by M.J. Rose
Published by Ballantine
326 pages, 2003
Buy it online
Reviewed by Linda L. Richards
He is addicted to a certain look of pleasure I bestow upon him when he brings me treats. And so he makes an effort with our postcoital feasts. He knows I am always hungry. He doesn't know that, no matter what I eat, I am never full.
Appropriately enough, Sheet Music begins with a passage that is as much poetry as prose. A few lush paragraphs that take us right to the bedroom and to the heart of the conflict about to come, though we don't know it when we're there.
What we do know, from those first few lines, is that we're dealing with a protagonist of exquisite and exacting demands. She is hollow...
I am never full.
... and at a loss at what to do to fill herself up. She's broken, doesn't know it, and wouldn't know how to fix herself if she did.
Justine Pagett is a journalist who, in the profiles of prominent people she writes, delights in finding the "other" that her subjects try to keep hidden from the world.
Certainly I am dogged in the pursuit. Strip away the careful constructions and mythology we each create out of pride or delusion or even hope and there is the other, ready to either ruin, illuminate, or enrich the public facade.
At the beginning of Sheet Music, Justine inadvertently finds that other in her current lover: a Parisian chef she had initially thought too one-dimensional to bother profiling. In the bedroom -- along with those postcoital feasts -- his other emerges: complete with a professionally scandalous past that, to her near ruination, journalist Justine decides to unveil.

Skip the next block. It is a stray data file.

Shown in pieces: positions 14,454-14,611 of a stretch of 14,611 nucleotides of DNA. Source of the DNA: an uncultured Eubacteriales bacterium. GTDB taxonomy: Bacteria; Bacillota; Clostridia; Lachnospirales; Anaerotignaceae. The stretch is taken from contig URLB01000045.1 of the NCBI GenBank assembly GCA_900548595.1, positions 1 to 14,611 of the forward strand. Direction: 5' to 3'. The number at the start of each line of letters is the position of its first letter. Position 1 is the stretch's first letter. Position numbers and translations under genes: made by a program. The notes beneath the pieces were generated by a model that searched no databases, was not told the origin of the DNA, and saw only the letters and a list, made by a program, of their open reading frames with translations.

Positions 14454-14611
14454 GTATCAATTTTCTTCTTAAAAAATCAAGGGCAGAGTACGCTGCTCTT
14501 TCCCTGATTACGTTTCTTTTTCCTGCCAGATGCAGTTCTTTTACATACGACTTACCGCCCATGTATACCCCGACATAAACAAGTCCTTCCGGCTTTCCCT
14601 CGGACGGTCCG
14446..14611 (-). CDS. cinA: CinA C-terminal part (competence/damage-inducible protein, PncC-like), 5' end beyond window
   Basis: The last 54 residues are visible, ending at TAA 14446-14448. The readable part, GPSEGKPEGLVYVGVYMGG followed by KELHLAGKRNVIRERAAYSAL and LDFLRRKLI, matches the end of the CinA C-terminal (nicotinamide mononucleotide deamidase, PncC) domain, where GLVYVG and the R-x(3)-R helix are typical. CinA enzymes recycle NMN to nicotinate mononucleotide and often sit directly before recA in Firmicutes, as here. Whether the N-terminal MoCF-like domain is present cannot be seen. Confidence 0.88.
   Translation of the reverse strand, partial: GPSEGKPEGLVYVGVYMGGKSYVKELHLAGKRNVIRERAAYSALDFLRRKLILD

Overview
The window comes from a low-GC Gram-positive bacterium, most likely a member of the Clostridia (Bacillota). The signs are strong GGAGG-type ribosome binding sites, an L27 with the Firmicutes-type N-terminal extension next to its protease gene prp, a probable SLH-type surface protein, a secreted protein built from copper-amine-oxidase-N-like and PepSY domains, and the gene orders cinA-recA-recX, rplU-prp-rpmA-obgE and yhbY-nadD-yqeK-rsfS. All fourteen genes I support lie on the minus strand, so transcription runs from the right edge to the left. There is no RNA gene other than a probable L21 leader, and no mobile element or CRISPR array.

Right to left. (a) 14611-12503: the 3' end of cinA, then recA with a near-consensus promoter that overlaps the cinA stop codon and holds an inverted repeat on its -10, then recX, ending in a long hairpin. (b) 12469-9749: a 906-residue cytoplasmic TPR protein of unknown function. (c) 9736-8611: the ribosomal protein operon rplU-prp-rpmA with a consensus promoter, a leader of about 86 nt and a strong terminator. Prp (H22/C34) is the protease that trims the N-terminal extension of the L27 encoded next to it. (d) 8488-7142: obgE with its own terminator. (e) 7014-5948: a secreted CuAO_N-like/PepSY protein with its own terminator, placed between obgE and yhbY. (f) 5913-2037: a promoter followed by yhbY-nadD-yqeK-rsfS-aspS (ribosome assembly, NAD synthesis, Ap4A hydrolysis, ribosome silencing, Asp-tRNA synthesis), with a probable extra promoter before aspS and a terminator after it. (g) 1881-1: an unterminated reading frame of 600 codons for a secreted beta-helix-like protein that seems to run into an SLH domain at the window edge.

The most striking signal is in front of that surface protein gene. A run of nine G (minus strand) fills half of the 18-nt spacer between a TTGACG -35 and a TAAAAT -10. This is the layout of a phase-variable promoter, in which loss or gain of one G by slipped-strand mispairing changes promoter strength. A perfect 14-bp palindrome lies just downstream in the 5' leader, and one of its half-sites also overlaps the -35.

Reeling from the career damage that revealing the hidden past of her lover does to her career, Justine goes looking for a story big enough to force her editor to take her calls. She finds it in the form of the composer/conductor Sophie DeLyon, an international celebrity in the world of classical music known for her eccentricity and reclusiveness. She gets an entree to the renowned musician through another old lover: DeLyon's ex-son-in-law which means that, before she's even begun her story, Justine knows she already has a conflict of interest.
Arriving at Euphonia, DeLyon's beautiful seaside estate and music school, Justine knows right away that her story will not be as straightforward as she'd planned: someone is threatening her life should she persist in writing about DeLyon... plus, the great woman herself goes missing the night before Justine gets there.
While discovering what's happened to DeLyon, Justine encounters clues to her own personal mystery: What really happened in her beloved late mother's life? How has that affected Justine's own adulthood? And why has she been unable to take love: only give it.
Author M.J. Rose, an occasional contributor to January Magazine, is gaining a well-deserved reputation for penning stylish psychological portraits against a backdrop of erotica and suspense. Last year's Flesh Tones was one of January's Best Books of 2002. Cosmopolitan magazine called it a "sexy summer read" and Kirkus Reviews said it was a "lush story dressed in upscale details with a tight pace and silky surface..." It seems likely that, with its taut scene, Rose's signature intelligent prose and subtly rendered erotica, Sheet Music, will attract the same timbre of praise. | May 2003
Linda L. Richards is the editor of January Magazine and the author of the Madeline Carter novels: Mad Money, The Next Ex and Calculated Loss.